Cascading banjo rolls swirl and eddy in the opening measures of the “Dark Side,” launching Justin Hiltner’s achingly beautiful solo debut, 1992. The sonic spareness of “Dark Side” conveys an emotional vulnerability that runs through every song on the album, which features Hiltner’s warm vocals and his banjo or guitar.
The instrumental “U R the Hwy 1 (Apt 2)” opens with slowly unfurling banjo fingerpicking whose crisp clarity evokes a melancholy spirit, but halfway through the tune, the tempo shifts into a rousing reel — following the same thematic lines from the opening measures — perfect for a hoedown. The tune slides effortlessly with the same tempo into “Everglades,” a sprightly song whose rapid-fire banjo picking belies its focus on loss and separation. The song cleverly cuts across many levels: It’s a song of disappointed, or even unattainable, love, as well as a canny take on the environmental crisis.
Stark banjo picking and rolls mimic the darkness of subject matter on the title track. In the lyrics Hiltner describes being born in the same hospital where AIDS patients were dying at the same time: “We took my life for granted, while you never could admit your days were few / Were the heavens mocking both of us when they traded me for you? / Cause I didn’t die in 1992 / I didn’t die in 1992 / That was you.”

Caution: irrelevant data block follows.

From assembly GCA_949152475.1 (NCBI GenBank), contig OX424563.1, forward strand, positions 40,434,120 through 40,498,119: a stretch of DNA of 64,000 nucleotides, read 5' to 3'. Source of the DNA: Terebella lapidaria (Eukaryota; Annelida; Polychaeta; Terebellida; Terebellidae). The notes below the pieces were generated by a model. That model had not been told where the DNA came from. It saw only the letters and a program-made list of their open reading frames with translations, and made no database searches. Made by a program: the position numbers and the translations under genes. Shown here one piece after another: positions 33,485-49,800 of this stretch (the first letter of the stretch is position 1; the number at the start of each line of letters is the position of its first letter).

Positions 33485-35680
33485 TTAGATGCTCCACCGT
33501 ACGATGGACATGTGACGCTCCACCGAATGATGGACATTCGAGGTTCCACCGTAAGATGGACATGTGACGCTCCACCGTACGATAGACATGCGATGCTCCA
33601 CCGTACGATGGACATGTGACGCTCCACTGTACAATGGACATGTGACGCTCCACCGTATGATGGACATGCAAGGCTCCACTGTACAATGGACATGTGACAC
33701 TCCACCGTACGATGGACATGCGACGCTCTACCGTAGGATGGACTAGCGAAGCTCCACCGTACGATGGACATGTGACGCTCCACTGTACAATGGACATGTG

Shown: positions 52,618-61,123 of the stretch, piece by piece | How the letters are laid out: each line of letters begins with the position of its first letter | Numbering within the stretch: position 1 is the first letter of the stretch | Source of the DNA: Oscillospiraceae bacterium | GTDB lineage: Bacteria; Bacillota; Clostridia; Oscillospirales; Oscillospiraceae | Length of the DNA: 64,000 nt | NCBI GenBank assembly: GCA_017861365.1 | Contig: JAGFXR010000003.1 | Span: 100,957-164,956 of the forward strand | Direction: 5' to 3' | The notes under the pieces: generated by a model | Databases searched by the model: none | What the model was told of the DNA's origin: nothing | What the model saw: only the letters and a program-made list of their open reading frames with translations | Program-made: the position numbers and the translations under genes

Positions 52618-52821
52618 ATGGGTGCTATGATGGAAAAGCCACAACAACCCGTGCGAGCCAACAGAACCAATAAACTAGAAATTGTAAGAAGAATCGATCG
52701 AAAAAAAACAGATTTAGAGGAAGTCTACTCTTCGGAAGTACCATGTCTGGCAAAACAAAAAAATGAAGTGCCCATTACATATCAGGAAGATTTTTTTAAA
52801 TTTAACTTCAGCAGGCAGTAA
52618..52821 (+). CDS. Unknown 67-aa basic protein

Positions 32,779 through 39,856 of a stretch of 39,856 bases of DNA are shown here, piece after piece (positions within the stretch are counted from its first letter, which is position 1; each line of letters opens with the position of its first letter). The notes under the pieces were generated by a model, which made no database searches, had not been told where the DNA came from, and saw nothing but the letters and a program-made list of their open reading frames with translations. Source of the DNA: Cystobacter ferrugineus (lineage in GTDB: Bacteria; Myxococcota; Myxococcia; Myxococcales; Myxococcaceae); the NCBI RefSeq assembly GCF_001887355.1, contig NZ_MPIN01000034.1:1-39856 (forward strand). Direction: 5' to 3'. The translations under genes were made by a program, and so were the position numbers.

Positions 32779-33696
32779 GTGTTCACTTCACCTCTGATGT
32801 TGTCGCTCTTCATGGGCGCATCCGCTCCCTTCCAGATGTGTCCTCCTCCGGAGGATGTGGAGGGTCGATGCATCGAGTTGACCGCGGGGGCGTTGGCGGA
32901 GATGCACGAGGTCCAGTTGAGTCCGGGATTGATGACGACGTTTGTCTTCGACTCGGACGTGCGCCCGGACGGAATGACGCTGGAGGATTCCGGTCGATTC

Hiltner’s a cappella “Oligarchs” issues a forceful challenge to those who limit human rights, while the elegant circling banjo rolls of “10 Years (Gotta Get Out)” drives the desire to leave a town where you’ve been spinning your wheels and stuck in an indifferent relationship for far too long. The aching banjo picks and strums of the somber “Pieces,” co-written with Caroline Spence, provide the layers for Hiltner’s reflections on human brokenness, while “I Wanted More” spryly circles around loss and yearning.
1992 displays Hiltner’s canny songwriting, his towering vocals that can turn tender, and his rousing banjo picking. He can tear out a heart with a few words, but his sparse treatment of these lyrics probes emotional depths in ways that few songs are able to do.
Justin Hiltner’s 1992 comes out Dec. 9.